Rather than retaliate, Jesus calls his followers to live out tough love when others seek to harm them; to love and pray for enemies. As biblical scholar Doulas Hare asks, “Why does Jesus expect the impossible of us?” Maybe it’s because tough love is redemptive for both those so loved… and for those so loving. 

Who would know better than Jesus?

Your partner on the journey,

Pastor Steve 

A Muddy Mess

My dad was going to be gone for a couple of days, leaving our farm operation in the hands of his three high school aged sons. In his parting words, we were told not to drive the tractors down the lane because we’d probably get stuck in the mud. The next day I was in a hurry and drove a tractor down said “off limits” lane to get to a back field. Nothing was going to happen and no one, including my dad, would ever know.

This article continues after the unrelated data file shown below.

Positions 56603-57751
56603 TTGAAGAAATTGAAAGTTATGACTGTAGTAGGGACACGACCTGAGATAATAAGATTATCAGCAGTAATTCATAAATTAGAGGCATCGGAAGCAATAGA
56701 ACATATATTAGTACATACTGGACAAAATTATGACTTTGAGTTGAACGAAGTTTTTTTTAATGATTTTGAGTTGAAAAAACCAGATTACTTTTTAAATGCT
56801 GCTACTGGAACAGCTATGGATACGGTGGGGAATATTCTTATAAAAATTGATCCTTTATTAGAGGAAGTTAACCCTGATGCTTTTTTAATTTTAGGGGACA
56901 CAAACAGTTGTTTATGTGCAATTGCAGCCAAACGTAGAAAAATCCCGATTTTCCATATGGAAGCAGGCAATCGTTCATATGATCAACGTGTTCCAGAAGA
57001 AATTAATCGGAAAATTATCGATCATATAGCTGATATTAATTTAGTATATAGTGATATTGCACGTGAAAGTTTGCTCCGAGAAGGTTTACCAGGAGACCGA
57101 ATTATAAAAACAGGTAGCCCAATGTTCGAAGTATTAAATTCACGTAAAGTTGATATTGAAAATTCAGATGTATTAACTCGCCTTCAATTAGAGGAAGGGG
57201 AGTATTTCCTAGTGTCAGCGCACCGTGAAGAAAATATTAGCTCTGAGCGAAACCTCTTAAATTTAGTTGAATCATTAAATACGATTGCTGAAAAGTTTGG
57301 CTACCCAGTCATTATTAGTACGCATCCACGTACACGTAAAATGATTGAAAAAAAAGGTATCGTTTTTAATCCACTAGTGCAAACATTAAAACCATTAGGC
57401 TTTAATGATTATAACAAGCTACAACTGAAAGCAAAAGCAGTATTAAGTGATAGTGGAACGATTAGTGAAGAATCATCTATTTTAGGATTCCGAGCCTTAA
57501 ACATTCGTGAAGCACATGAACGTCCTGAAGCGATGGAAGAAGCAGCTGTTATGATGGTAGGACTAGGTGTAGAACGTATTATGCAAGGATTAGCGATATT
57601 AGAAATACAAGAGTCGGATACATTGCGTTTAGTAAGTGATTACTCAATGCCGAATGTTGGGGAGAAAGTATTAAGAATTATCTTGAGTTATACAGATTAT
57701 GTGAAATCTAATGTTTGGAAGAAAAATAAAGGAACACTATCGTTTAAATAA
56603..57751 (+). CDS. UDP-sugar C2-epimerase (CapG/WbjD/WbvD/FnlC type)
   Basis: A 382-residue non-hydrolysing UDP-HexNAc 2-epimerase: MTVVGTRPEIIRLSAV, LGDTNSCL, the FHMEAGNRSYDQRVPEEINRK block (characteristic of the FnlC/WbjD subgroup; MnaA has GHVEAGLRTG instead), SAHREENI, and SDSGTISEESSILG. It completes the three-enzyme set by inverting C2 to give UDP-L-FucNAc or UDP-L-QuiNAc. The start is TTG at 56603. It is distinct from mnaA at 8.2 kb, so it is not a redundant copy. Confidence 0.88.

If you’ve ever wondered if it’s possible to get a tractor stuck in the mud within a foot of the back axile, let me just assure that it is.

Lucky for me it got cold enough that night for the ground to be “somewhat” frozen the next morning. I talked my older into trying to pull the stuck tractor out with another one. I breathed a real sigh of relief when the partially frozen mud allowed that to happen. However, as I stood there surveying the scene, the evidence was undeniable. My dad was returning home later that day and I knew I had to do. But it hurt to think about his response of anger, frustration, and disappointment that would come my way and that I knew I deserved. 

We walked to the scene of the crime before it got dark that evening. As we stood there surveying the damage, my frustrated father shared the importance of following his instructions and how despite the wisdom of my teenage years, there were often times when he really did know what he was talking about. All I could do was apologize again.